Two story lines are intertwined. The one begins in 1552 in Spain and the second one in 2000 with Menina Walker starting her life as young student.

At first I was mesmerized. The information is so well presented that the reader taste, feel, hear, and smell every single detail. From moldy  dark, dilapidated convents, to the barbaric, 'uncivilized' Incas, the taste of stale bread, and the stinky breaths of rotten teeth - it was vividly presented. The story is a riveting depiction of the terrible lives of so many people in that period of history. 

But by the 50% mark of the kindle version I had enough of the endless historical detail and the endless repeat of horror and hardship in the different story lines of the five girls, their families and the nuns. I just had enough of the never-ending stream of new characters constantly being added with their stories. The superficial, light-weight inclusion of the modern, and romantic, American girl's participation in the story almost derailed it for me. It did not quite fit into the narrative at all! What a pity! It would have been more convincing, to me personally, if she was from South America, or not present at all! 

But! The Sisterhood was a learning curve. Informative, thrilling, suspenseful, masterfully presented. 

I would have loved to rate it five stars, but one stars goes awol for: 1 ) the tedious nature of the information dump.  2) Menina, with her tasteless, money-driven, mass-market, tourist-trap solution just blew it for me! Menina was too obvious an added character to make the book more of a commercially palatable chic lit target. The dignity in the tale of the nuns and the orphans was destroyed. It cheapens the story. No, she was not the heroine in this book at all, sorry! The humble, devoted, dedicated, compassionate nuns unintentionally overshadowed her in every aspect of what it means to be human and to sacrifice everything for the good of fellow human beings.There were just too many protagonists, a too detailed information overload and intense descriptions of the surroundings. However, the historical aspects of the story, with the nuns as protagonists, saved the book. Their stories were the magnificence this tale needed to make it an extraordinary read!I recommend it to anyone who is interested in this part of history and can appreciate the immense wealth of research being presented in this narrative. The story contains many elements of the Greek comedy, Lysistrata, written by Aristophanes, which was performed in 411 BC. in Athens. This aspect provides another enchanting dimension to the book. And then there is the sub-story of the swallows........!  Amazing!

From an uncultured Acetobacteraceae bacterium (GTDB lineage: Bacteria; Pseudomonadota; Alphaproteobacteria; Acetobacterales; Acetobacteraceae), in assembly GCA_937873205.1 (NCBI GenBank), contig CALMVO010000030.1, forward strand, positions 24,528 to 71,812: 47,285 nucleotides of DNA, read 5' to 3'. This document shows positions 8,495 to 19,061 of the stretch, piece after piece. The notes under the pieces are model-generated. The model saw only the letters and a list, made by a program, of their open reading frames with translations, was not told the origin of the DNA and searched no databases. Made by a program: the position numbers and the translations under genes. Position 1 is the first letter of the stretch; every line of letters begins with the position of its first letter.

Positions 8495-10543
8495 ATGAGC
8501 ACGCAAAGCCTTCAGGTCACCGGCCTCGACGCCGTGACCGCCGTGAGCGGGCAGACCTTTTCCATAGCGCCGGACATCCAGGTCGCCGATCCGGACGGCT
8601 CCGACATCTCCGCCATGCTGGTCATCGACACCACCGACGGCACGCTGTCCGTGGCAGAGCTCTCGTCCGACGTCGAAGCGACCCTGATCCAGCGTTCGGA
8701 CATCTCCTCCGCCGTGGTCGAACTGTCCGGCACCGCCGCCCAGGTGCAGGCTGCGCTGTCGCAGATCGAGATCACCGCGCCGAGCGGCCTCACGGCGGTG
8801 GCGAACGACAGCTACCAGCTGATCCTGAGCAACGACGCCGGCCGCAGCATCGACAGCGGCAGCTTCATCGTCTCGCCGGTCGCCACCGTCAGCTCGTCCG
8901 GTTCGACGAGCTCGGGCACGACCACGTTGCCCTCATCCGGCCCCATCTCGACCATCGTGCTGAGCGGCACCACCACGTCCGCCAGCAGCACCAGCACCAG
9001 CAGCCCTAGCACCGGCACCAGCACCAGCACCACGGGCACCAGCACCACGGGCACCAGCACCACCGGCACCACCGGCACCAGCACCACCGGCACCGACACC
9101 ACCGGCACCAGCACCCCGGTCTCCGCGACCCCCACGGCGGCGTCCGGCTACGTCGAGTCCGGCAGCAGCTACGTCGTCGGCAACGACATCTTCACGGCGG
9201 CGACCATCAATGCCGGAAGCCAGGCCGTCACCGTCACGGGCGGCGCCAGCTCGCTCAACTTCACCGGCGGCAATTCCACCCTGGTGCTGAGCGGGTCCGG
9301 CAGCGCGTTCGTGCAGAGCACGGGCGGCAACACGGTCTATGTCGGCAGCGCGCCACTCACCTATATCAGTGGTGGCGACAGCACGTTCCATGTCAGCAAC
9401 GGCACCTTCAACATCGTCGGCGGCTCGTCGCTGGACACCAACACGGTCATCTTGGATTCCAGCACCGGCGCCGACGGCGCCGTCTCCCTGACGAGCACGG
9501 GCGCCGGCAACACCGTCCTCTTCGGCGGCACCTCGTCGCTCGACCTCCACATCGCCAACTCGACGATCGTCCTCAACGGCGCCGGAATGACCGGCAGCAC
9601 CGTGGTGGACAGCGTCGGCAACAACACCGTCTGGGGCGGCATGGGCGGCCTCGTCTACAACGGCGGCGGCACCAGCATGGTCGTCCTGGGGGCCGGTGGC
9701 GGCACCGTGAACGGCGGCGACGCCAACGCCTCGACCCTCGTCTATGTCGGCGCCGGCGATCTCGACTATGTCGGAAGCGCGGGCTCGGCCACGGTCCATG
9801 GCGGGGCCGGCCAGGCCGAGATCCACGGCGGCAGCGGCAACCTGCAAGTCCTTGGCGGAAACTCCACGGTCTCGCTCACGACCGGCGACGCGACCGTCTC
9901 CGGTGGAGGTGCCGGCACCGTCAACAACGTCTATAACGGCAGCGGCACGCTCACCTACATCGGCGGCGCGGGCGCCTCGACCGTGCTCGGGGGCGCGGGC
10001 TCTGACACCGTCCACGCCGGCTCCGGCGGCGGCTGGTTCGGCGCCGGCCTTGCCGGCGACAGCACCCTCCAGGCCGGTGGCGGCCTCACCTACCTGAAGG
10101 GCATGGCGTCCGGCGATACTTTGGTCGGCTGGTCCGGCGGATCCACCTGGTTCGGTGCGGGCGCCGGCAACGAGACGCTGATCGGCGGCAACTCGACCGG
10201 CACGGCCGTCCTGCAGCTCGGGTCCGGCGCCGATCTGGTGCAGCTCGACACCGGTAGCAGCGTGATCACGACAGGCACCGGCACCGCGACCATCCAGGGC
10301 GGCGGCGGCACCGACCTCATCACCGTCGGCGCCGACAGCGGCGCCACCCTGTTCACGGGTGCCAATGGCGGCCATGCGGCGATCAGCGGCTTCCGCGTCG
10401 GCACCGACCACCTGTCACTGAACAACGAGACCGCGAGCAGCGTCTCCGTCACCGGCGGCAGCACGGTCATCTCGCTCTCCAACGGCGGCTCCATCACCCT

All in all though, a really, really good read! I love this author's writing style and way with words. I will read her again. 


Helen Bryan was born in Virginia, grew up in Tennessee, graduated from Barnard College and lives in London where she qualified as a barrister and is a member of the Inner Temple. She left the Bar to write full time after publication of her first book, a layman's guide to the English planning system "Planning Applications and Appeals". Her second book was a biography, "Martha Washington First Lady of Liberty," awarded a Citation of Merit by the Colonial Dames of America. She is the author of two bestselling historical fiction novels. The first "War Brides" is a World War II saga inspired by family holidays in a small East Sussex village, the wartime reminiscences of older relatives and friends, and the true life stories of the brave young women who joined Churchill's Special Operations Executive. Her new novel "The Sisterhood" is a romantic/religious/mystery saga spanning 400 years, set in sixteenth century Spain and Spanish America and featuring an unlikely modern heroine.

No comments: